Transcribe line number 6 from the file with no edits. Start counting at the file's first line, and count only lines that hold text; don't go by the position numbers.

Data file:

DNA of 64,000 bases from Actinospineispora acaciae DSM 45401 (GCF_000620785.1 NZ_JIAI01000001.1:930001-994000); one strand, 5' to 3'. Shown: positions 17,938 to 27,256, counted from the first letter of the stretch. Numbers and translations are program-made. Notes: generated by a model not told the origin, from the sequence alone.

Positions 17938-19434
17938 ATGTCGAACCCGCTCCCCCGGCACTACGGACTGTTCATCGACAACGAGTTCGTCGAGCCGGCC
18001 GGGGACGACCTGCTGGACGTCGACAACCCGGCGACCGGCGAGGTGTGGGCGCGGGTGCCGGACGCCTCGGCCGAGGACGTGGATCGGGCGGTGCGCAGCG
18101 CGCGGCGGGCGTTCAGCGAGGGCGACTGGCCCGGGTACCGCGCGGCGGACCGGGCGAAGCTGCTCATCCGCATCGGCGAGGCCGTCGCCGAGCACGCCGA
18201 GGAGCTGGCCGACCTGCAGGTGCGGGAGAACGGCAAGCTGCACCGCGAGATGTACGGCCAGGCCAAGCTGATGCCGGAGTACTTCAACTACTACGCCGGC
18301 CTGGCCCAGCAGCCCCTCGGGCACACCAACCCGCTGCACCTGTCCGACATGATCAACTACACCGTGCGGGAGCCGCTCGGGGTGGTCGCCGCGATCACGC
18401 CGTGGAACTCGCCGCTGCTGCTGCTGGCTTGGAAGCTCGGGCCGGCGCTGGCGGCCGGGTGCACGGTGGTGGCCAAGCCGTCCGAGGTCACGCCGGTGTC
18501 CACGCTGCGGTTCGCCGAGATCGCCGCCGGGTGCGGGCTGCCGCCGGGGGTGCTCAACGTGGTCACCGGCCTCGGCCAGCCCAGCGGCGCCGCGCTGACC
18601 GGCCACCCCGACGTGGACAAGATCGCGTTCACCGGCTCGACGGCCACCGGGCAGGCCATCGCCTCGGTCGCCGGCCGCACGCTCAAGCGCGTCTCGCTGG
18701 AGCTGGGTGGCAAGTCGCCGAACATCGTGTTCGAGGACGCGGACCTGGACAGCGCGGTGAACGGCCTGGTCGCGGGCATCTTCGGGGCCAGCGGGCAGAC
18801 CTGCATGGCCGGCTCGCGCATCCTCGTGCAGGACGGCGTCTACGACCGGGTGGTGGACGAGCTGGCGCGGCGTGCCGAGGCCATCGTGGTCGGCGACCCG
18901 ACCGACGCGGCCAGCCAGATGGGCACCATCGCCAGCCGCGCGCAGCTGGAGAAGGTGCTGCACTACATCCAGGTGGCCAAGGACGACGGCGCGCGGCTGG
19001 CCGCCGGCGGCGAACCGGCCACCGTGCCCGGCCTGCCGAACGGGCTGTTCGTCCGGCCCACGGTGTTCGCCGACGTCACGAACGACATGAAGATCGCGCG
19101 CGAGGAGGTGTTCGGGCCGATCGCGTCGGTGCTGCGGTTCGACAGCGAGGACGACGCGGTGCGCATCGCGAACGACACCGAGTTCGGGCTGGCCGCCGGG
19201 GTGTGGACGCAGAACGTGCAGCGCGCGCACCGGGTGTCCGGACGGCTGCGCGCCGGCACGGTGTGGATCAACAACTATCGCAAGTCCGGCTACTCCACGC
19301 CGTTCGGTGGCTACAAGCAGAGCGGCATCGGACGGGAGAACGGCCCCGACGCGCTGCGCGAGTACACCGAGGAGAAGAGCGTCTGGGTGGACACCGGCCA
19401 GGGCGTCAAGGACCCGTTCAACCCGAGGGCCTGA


18201 GGAGCTGGCCGACCTGCAGGTGCGGGAGAACGGCAAGCTGCACCGCGAGATGTACGGCCAGGCCAAGCTGATGCCGGAGTACTTCAACTACTACGCCGGC